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Nicene and Post-Nicene Fathers, Vol. II:
City of God: Chapter 18

Early Church Fathers  Index     

Chapter 18.—Of the Violence Which May Be Done to the Body by Another’s Lust, While the Mind Remains Inviolate.

But is there a fear that even another’s lust may pollute the violated?  It will not pollute, if it be another’s:  if it pollute, it is not another’s, but is shared also by the polluted.  But since purity is a virtue of the soul, and has for its companion virtue, the fortitude which will rather endure all ills than consent to evil; and since no one, however magnanimous and pure, has always the disposal of his own body, but can control only the consent and refusal of his will, what sane man can suppose that, if his body be seized and forcibly made use of to satisfy the lust of another, he thereby loses his purity?  For if purity can be thus destroyed, then assuredly purity is no virtue of the soul; nor can it be numbered among those good things by which the life is made good, but among the good things of the body, in the same category as strength, beauty, sound and unbroken health, and, in short, all such good things as may be diminished without at all diminishing the goodness and rectitude of our life.  But if purity be nothing better than these, why should the body be perilled that it may be preserved?  If, on the other hand, it belongs to the soul, then not even when the body is violated is it lost.  Nay more, the virtue of holy continence, when it resists the uncleanness of carnal lust, sanctifies even the body, and therefore when this continence remains unsubdued, even the sanctity of the body is preserved, because the will to use it holily remains, and, so far as lies in the body itself, the power also.

For the sanctity of the body does not consist in the integrity of its members, nor in their exemption from all touch; for they are p. 13 exposed to various accidents which do violence to and wound them, and the surgeons who administer relief often perform operations that sicken the spectator.  A midwife, suppose, has (whether maliciously or accidentally, or through unskillfulness) destroyed the virginity of some girl, while endeavoring to ascertain it:  I suppose no one is so foolish as to believe that, by this destruction of the integrity of one organ, the virgin has lost anything even of her bodily sanctity.  And thus, so long as the soul keeps this firmness of purpose which sanctifies even the body, the violence done by another’s lust makes no impression on this bodily sanctity, which is preserved intact by one’s own persistent continence.  Suppose a virgin violates the oath she has sworn to God, and goes to meet her seducer with the intention of yielding to him, shall we say that as she goes she is possessed even of bodily sanctity, when already she has lost and destroyed that sanctity of soul which sanctifies the body?  Far be it from us to so misapply words.  Let us rather draw this conclusion, that while the sanctity of the soul remains even when the body is violated, the sanctity of the body is not lost; and that, in like manner, the sanctity of the body is lost when the sanctity of the soul is violated, though the body itself remains intact.  And therefore a woman who has been violated by the sin of another, and without any consent of her own, has no cause to put herself to death; much less has she cause to commit suicide in order to avoid such violation, for in that case she commits certain homicide to prevent a crime which is uncertain as yet, and not her own.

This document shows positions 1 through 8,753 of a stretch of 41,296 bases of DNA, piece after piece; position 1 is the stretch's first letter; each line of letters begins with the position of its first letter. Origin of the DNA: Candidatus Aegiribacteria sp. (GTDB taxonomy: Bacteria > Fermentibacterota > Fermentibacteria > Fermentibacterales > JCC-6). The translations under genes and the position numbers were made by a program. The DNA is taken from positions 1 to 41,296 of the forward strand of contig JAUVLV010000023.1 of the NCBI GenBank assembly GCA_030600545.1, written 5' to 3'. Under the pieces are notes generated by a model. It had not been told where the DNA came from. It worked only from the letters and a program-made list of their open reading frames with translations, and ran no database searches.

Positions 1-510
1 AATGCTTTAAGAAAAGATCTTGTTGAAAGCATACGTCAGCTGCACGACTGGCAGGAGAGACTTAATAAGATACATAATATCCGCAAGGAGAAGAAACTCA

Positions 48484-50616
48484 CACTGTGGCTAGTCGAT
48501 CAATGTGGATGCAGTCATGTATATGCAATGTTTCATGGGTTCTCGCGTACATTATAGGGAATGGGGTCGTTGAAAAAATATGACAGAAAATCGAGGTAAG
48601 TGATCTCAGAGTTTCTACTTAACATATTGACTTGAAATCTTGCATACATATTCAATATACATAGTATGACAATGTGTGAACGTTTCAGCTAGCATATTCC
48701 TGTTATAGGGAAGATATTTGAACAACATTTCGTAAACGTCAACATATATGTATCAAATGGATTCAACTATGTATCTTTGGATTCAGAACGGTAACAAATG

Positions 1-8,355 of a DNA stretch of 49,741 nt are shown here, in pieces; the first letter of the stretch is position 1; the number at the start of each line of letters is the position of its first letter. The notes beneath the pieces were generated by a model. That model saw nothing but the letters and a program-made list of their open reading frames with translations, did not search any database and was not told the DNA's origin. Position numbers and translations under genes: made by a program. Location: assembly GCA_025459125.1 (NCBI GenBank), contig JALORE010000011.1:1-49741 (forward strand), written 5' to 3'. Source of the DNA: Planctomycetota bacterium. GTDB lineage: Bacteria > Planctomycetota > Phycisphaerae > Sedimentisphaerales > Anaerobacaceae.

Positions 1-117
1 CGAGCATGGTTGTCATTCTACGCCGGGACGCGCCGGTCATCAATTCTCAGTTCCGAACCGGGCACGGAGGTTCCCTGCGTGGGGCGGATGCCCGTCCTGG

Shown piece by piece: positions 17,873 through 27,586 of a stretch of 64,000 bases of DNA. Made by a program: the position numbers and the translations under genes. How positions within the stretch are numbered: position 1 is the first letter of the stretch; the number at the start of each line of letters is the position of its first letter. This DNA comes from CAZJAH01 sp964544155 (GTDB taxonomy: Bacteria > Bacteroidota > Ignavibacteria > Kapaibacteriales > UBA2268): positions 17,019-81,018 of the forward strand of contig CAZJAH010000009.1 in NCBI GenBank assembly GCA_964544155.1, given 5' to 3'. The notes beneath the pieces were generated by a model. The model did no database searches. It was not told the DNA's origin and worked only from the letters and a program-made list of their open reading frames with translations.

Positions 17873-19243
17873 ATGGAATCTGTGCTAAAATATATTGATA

Next: Chapter 19

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